In addition, Korean film production has a way of tapping into the emotions and human emotions associated with it, and K-Zombies feed off the anxieties and fears of a global audience. 2022 series, We are all dead It was released when society collapsed due to the Covid-19 pandemic. Thus, watching a group of teenage girls get trapped and fight for survival, each character transformed into a zombie resonates with the audience’s experiences, hitting home and understanding the fear.
Likewise, the thriller of 2020 alive It feeds into the absolute fear of the quarantine period, the paranoia of not knowing who the virus can infect, and the uncertainties brought about by the pandemic.
Furthermore, K-zombie series and movies are informal about their criticism of social injustices. K-zombie films and series deal with themes relevant to today’s globalized world, providing commentary on issues such as class struggle, urbanization and alienation, class struggle, and government corruption.
These films provide a realistic reflection of the current fears of a competitive and fast-paced society, the crisis of hunger, privilege of the rich, challenges of economic instability and poor crisis management. For example, Train to Busan Apart from the thrilling action scenes, it takes a stand against individualism and the consequences of prioritizing corporate greed over the protection of the majority.
Another example is the 2019 K-zombie thriller series state, which looks at the effects of the privilege of the wealthy upper class and the government’s mismanagement of the crisis. The Peninsula (2020) In a world of limited resources, constant challenges, competition, misfortune and adversity, man is forced to become monstrous in an attempt to escape from the demons of life. It asks, is it possible for people to instill hope in a hopeless and desolate world? Films provide an opportunity to reflect on ourselves and how we overcome life’s challenges without losing our humanity.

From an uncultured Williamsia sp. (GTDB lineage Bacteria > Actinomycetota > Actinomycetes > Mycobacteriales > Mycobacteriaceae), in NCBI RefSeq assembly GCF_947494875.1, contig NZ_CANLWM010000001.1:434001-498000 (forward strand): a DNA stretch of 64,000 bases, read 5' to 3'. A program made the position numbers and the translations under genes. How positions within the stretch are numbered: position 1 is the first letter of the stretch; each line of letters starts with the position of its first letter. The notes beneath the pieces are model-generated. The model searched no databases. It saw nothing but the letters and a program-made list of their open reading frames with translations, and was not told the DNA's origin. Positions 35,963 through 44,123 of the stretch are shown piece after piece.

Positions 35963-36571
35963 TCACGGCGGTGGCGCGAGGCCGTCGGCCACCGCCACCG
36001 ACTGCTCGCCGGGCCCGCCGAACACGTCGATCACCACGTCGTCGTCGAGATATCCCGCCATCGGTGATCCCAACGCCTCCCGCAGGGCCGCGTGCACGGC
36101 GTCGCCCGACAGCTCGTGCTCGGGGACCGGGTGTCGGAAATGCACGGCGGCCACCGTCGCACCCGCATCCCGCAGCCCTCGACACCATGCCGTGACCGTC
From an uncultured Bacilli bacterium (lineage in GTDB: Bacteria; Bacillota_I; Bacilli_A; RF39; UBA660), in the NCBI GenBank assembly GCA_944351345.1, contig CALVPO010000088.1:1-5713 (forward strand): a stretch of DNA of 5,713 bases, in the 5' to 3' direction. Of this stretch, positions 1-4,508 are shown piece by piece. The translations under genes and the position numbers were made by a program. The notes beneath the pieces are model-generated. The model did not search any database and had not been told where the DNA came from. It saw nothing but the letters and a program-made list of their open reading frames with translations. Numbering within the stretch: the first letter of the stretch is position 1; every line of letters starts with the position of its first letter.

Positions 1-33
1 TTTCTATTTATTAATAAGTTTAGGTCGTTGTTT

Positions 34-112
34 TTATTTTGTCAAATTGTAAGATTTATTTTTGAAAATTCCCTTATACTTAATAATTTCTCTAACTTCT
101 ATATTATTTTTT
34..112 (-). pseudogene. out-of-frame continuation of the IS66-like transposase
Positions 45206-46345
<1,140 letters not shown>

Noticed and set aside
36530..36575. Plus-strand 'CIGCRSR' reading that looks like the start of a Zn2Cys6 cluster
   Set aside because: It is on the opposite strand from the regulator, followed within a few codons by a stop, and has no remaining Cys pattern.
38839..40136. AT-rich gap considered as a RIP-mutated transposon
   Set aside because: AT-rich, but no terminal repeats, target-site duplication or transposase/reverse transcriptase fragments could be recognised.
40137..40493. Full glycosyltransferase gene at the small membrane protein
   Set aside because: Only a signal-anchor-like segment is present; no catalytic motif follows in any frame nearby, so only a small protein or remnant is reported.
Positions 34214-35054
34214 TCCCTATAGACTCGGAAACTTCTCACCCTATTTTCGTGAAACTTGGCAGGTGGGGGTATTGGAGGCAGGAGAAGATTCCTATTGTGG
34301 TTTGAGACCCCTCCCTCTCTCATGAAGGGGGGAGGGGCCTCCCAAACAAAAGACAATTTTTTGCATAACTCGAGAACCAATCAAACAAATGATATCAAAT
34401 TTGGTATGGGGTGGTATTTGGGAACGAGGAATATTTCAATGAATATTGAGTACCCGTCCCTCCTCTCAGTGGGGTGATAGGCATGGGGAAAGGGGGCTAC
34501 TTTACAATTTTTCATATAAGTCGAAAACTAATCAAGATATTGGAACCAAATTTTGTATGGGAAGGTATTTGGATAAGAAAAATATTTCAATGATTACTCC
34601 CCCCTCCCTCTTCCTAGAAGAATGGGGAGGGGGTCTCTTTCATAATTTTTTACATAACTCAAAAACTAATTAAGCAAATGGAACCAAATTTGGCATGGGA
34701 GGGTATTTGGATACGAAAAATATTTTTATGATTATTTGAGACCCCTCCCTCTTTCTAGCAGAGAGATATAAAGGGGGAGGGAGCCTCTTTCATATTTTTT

Another reason for the popularity of K-zombies is the excellent visuals due to the high value placed on filmmaking. Like all other genres, K-zombie thrillers rely heavily on melodramas to attract audiences. The films bring an emotion to zombie stories that doesn’t exist in western films.
The productions capitalize on exposing the characters’ frailties, frustrations and heartaches as families are torn apart, adding to the thrill and mystery of heroes battling fast-moving zombies. K-zombie movies take inspiration from the real world and create highly entertaining movies that bring horror to expectations. Given the recent monster success of Korean zombie stories, it is clear that K-zombies will continue to take over the production of zombie related movies and television series.
What are your thoughts on zombie movies and why do we love them? What are your favorite zombie movies? Let us know in the comments below, we want to hear from you!